Qunfuz

Robin Yassin-Kassab

Disoriental

with one comment

disorientalMy review of this excellent novel was first published at the Guardian.

From a fertility clinic waiting room, a single woman seated between couples – Kimiâ – recounts her family history. She promises at the start to follow “the natural fits and starts” of memory, and her narrative jumps across a time scale from a grandmother’s birth in a late 19th Century harem at the foot of the Alborz mountains (the great-grandfather’s thirtieth child), through Kimiâ’s Tehran childhood, to her present incarnation as a twenty-five-year-old French-Iranian punk fan.

“Disoriental”, Négar Djavadi’s sophisticated debut novel, teems with fully-realised characters. Kimiâ ’s immediate relatives – her parents Darius and Sara (both political activists), her big sisters, and uncles numbered one to six – are the most closely observed.

Djavadi’s beguiling tale-telling, cynical and lyrical by turns, extends to an account of Iranian history. Imperialist assaults, coups, revolts, and waves of repression crash against the steady background of a “phallocratic society”. Before Khomeini and compulsory veiling there was Shah Reza Pahlavi, the “pauper-turned-king” who “used a special militia to tear the veils from women’s heads.”

Kimiâ  (meaning ‘alchemy’) grows up a tomboy in a country which doesn’t recognise the concept. Nor – though it tolerates transexuality – does official Iran accept the existence of homosexuality. President Ahmadinejad is quoted: “We don’t have this phenomenon.”

But for now sexuality is the least of Kimiâ ’s problems, as first the Shah’s police and then the mullahs target her parents. The family escapes, but there’s no happy ending. Kimiâ ’s father is broken in exile, avoiding the metro escalator because it’s “for them” (the French). Djavadi treats the immigrant condition with intelligence and compassion, exploring how to integrate into a culture “you have to disintegrate first”.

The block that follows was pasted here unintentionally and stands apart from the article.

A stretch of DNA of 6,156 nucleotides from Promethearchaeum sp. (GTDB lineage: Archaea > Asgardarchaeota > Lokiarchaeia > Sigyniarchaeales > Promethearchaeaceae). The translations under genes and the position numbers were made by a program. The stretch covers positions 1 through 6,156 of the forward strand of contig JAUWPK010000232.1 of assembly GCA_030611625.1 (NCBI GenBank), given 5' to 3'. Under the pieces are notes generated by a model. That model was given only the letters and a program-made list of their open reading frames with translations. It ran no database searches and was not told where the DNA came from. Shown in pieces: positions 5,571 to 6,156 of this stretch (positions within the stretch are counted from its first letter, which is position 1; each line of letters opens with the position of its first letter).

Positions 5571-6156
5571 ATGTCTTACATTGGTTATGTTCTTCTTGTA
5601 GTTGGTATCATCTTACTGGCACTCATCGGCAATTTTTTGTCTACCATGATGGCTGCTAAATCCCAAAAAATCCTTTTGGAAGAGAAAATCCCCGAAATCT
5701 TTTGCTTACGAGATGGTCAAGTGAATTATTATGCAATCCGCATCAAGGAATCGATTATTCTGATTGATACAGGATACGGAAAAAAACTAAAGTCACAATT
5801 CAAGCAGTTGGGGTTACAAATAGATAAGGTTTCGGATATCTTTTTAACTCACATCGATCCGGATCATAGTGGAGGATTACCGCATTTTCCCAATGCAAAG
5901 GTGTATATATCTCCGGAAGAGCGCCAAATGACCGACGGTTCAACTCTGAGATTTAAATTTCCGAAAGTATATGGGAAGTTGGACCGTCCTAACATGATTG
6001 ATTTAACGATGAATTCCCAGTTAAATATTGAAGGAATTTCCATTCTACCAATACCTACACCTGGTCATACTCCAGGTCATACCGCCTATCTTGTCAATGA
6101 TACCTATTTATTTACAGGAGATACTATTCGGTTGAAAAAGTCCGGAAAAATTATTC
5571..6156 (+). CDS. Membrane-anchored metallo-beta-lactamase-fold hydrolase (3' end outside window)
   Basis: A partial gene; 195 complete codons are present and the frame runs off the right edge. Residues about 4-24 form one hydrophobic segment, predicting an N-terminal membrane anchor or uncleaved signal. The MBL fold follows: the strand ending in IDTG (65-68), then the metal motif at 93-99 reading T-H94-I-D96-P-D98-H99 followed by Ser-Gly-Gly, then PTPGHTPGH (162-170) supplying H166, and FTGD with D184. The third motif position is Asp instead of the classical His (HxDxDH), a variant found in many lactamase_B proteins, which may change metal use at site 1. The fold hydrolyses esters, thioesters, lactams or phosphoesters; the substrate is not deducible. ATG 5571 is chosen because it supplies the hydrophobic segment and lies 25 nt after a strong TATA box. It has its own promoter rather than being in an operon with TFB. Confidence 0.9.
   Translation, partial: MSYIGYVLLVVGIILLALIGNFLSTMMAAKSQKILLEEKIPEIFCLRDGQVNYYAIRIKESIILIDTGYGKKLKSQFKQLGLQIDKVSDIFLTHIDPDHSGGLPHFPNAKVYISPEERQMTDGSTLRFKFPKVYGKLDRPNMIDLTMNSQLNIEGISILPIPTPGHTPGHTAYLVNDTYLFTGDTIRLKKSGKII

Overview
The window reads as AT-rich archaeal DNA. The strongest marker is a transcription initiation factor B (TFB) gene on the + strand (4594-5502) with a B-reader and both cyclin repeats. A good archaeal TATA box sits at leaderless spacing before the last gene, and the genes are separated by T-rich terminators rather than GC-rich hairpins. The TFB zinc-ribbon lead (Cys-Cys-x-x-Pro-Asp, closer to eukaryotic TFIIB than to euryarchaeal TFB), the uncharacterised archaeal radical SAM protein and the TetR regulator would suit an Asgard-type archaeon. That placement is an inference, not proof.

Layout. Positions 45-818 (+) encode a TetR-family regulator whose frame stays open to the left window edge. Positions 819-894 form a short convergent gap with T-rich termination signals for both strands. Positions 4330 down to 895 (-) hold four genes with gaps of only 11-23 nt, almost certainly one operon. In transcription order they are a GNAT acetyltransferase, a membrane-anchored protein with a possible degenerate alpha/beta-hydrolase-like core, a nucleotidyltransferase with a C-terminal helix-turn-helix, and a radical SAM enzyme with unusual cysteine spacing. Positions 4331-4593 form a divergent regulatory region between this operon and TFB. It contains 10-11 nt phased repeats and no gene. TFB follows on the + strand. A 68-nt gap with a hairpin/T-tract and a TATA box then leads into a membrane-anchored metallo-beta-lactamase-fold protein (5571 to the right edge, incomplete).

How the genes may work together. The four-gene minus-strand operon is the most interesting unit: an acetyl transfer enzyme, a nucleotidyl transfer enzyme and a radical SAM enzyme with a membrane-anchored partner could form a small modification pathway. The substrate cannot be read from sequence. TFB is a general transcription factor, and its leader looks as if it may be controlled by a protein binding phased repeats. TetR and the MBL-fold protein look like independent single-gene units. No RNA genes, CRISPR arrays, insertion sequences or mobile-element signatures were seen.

It’s also possible to migrate (metaphorically) without ever leaving home. The Islamic Revolution proves the point by changing street names, “confusing and blurring landmarks and memories.” As the prose swoops back and forth from living, breathing domestic detail to the global and universal, Kimiâ  in the waiting room realises finally that all of us are travellers, exiled from our first home through the uterine canal – “that dark hyphen between the past and the future which, once crossed, closes again and condemns you to wander.”

Spiced with hooks and foreshadowings, and tempered by strategic reticence, this novel compels the reader’s attention as consistently as it entertains. Packed with big issues, from AIDS to the rise of the far right – and brilliantly translated by Tina Kover – “Disoriental” is highly recommended.

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Written by Robin Yassin-Kassab

July 28, 2018 at 10:54 am

Posted in book review, France, Iran

Tagged with ,

One Response

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  1. Brilliant, loved it. Engaging, thought provoking, insightful and a damn good read.

    Claire 'Word by Word'

    August 18, 2018 at 10:14 am


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